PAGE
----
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Research Article

Alpha Amylase Enzyme Inhibitory and Anti-inflammatory Effect of Lawsonia inermis

Hasan Imam, Nasir Uddin Mahbub, Md. Forhad Khan, Humayera Kabir Hana and Md. Moklesur Rahman Sarker
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Previously it was reported elsewhere that Lawsonia inermis have anti-inflammatory and analgesic effect in experimental animals. The in vitro porcine alpha amylase inhibitory effect was investigated of this plant methanolic extracts and consequently hypoglycemic effect by quantitatively determining the maltose from the maltose standard curve while the anti-inflammatory effect by acetic acid induced writhing test in mice. Acarbose (10 μg mL-1) and Diclofenac sodium (20 mg kg-1) were used as reference hypoglycemic and anti-inflammatory drugs, respectively, for this study. The methanolic leaves extract of the plant significantly inhibited (60.97% compared to untreated) enzymatic activity of the amylase at 10 μg mL-1 dose (p<0.05) also reduced the chemically induced nociceptive pain stimuli significantly at all doses (p<0.01). Carbohydrates, glycosides, flavonoids, saponins and tannins were found to have in phytochemical screening of the extract which are thought to bring these effects. For the conclusive purpose, it is suggesting from the result that the pharmacological properties of this Lawsonia inermis can elicit hypoglycemic effect by inhibiting α-amylase enzyme and can reduce neurogenic pain stimulus. It gives the notion that how this group of patient would be therapeutically benefitted by decreasing both these effects by the same agent which is easy available.

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Hasan Imam, Nasir Uddin Mahbub, Md. Forhad Khan, Humayera Kabir Hana and Md. Moklesur Rahman Sarker, 2013. Alpha Amylase Enzyme Inhibitory and Anti-inflammatory Effect of Lawsonia inermis. Pakistan Journal of Biological Sciences, 16: 1796-1800.

DOI: 10.3923/pjbs.2013.1796.1800

Received: January 13, 2013; Accepted: March 06, 2013; Published: May 16, 2013


The prevalence of type 2 diabetes mellitus in Bangladesh is vastly increasing. Many evidences suggesting the association between type 2 diabetes and inflammation (Wellen and Hotamisligil, 2005). It is reported that hyperglycemia induce Reactive Oxygen Species (ROS) production in the adipocytes and consequently proinflammatory cytokines release (Lin et al., 2005). Also shown, the type 2 diabetes caused by insulin resistance in obese people, is primarily linked with some proinflammatory cytokines (Wellen and Hotamisligil, 2005). These studies are vividly showing the close relationship between hyperglycemia and inflammation. Hence, it seems to be very effective therapy to reduce both hyperglycemia and inflammatory mediators together in type II diabetes.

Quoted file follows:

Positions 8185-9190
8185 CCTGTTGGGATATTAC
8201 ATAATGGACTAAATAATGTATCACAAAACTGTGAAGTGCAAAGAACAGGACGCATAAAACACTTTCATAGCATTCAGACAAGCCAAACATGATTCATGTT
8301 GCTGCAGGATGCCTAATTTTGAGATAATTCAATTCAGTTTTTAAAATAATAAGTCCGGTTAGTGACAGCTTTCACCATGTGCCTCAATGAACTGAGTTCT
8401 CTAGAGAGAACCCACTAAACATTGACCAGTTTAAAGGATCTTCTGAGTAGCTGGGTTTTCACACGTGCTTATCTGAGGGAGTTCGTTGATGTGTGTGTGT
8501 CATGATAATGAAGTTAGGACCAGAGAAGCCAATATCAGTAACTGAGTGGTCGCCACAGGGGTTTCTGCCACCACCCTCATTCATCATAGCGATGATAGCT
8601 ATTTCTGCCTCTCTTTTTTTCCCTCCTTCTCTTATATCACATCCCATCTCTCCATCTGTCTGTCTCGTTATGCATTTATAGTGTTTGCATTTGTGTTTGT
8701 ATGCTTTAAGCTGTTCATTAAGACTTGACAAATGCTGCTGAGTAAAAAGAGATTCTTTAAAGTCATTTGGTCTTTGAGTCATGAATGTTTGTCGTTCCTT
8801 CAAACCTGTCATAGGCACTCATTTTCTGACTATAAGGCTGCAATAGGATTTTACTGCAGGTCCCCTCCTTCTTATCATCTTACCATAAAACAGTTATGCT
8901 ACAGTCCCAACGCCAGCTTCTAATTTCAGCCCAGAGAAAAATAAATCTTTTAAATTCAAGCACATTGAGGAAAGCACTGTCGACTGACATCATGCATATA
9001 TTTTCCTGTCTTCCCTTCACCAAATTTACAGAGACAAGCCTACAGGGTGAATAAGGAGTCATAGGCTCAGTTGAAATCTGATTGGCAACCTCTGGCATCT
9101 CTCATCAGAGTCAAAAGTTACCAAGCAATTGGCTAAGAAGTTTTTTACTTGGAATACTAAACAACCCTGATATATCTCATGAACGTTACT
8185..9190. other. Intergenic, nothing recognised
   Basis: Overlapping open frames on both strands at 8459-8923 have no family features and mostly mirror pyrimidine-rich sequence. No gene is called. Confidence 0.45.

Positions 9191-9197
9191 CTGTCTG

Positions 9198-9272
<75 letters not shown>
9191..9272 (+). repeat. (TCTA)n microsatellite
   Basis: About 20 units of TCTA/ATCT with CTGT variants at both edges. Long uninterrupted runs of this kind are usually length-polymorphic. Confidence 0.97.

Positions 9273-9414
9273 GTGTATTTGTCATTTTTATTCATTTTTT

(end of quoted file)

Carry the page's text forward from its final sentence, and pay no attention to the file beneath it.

A lot of commercially available drugs are in the market now in order to treat both hyperglycemia and inflammation. Furthermore some negative clinical outcomes are observed have led to the investigation of new therapeutic approaches focused on controlling postprandial glucose levels. Pancreatic α-amylase (E.C value is a key enzyme for initial catalysis of carbohydrate to maltose and consequently glucose formation. This postprandial glucose level can be reduced by inhibiting the α-amylase (Ceriello, 2005) and it will possibly be the chief and realistic approach to inhibit the enzyme associated with carbohydrate metabolism. On the other hand, management of inflammatory pain with steroids and other anti-inflammatory drugs sometimes cause with side effects. So, there is constant demand for alternatives.

Many ongoing research has reported the efficacy of plant extracts in inhibiting the alpha amylase in their in vitro study. Leaves, fruits, roots, barks and many other parts of different plant species have shown with potential inhibitory effect on this enzyme and to reduce the postprandial hyperglycemia, but still it is not enough to find the potential candidate with highest efficacy and many plant is on the pipeline to be evaluated. One such therapeutically useful plant Lawsonia inermis also commonly known as henna which has a wide therapeutic description in Indian Ayurvedic or natural herbal medicines (Lavhale and Mishra, 2007). Henna leave extracts have shown to possess anti-inflammatory (Alia et al., 1995; Gupta et al., 1986), anti-fungal (Singh and Pandley, 1989), anti-pyretic and analgesic (Alia et al., 1995), anti-oxidant and immunomodulatory (Mikhaeil et al., 2004) and antibacterial (Ali et al., 2001) activities.

The purpose of this study was to investigate the in vitro porcine α-amylase enzyme inhibitory effect and in vivo anti-inflammatory effect of methanolic henna leaves extract.